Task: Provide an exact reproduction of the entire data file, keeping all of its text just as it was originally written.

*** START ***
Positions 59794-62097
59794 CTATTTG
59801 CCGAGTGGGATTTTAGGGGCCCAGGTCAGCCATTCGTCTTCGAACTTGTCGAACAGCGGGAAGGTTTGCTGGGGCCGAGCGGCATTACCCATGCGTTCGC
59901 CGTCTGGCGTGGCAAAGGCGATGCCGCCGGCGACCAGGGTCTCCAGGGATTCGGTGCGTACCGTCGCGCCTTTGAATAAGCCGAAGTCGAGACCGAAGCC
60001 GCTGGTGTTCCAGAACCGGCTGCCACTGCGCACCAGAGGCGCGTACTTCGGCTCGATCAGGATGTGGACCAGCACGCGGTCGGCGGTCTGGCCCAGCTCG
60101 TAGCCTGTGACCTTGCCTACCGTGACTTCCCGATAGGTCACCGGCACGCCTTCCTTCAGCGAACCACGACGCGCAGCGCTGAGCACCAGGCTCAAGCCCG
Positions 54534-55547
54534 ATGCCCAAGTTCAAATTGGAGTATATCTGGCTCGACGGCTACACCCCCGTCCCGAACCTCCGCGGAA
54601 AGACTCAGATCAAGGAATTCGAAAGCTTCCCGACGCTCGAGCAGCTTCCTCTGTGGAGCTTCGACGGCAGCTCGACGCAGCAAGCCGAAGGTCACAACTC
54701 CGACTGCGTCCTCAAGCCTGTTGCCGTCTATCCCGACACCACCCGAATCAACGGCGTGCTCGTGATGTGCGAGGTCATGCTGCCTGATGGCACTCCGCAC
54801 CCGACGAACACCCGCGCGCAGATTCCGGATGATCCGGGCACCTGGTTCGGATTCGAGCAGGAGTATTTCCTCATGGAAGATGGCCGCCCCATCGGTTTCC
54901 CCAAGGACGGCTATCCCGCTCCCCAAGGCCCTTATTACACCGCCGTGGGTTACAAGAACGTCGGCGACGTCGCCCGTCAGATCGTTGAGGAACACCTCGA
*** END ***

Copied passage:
Positions 59794-62097
59794 CTATTTG
59801 CCGAGTGGGATTTTAGGGGCCCAGGTCAGCCATTCGTCTTCGAACTTGTCGAACAGCGGGAAGGTTTGCTGGGGCCGAGCGGCATTACCCATGCGTTCGC
59901 CGTCTGGCGTGGCAAAGGCGATGCCGCCGGCGACCAGGGTCTCCAGGGATTCGGTGCGTACCGTCGCGCCTTTGAATAAGCCGAAGTCGAGACCGAAGCC
60001 GCTGGTGTTCCAGAACCGGCTGCCACTGCGCACCAGAGGCGCGTACTTCGGCTCGATCAGGATGTGGACCAGCACGCGGTCGGCGGTCTGGCCCAGCTCG
60101 TAGCCTGTGACCTTGCCTACCGTGACTTCCCGATAGGTCACCGGCACGCCTTCCTTCAGCGAACCACGACGCGCAGCGCTGAGCACCAGGCTCAAGCCCG
Positions 54534-55547
54534 ATGCCCAAGTTCAAATTGGAGTATATCTGGCTCGACGGCTACACCCCCGTCCCGAACCTCCGCGGAA
54601 AGACTCAGATCAAGGAATTCGAAAGCTTCCCGACGCTCGAGCAGCTTCCTCTGTGGAGCTTCGACGGCAGCTCGACGCAGCAAGCCGAAGGTCACAACTC
54701 CGACTGCGTCCTCAAGCCTGTTGCCGTCTATCCCGACACCACCCGAATCAACGGCGTGCTCGTGATGTGCGAGGTCATGCTGCCTGATGGCACTCCGCAC
54801 CCGACGAACACCCGCGCGCAGATTCCGGATGATCCGGGCACCTGGTTCGGATTCGAGCAGGAGTATTTCCTCATGGAAGATGGCCGCCCCATCGGTTTCC
54901 CCAAGGACGGCTATCCCGCTCCCCAAGGCCCTTATTACACCGCCGTGGGTTACAAGAACGTCGGCGACGTCGCCCGTCAGATCGTTGAGGAACACCTCGA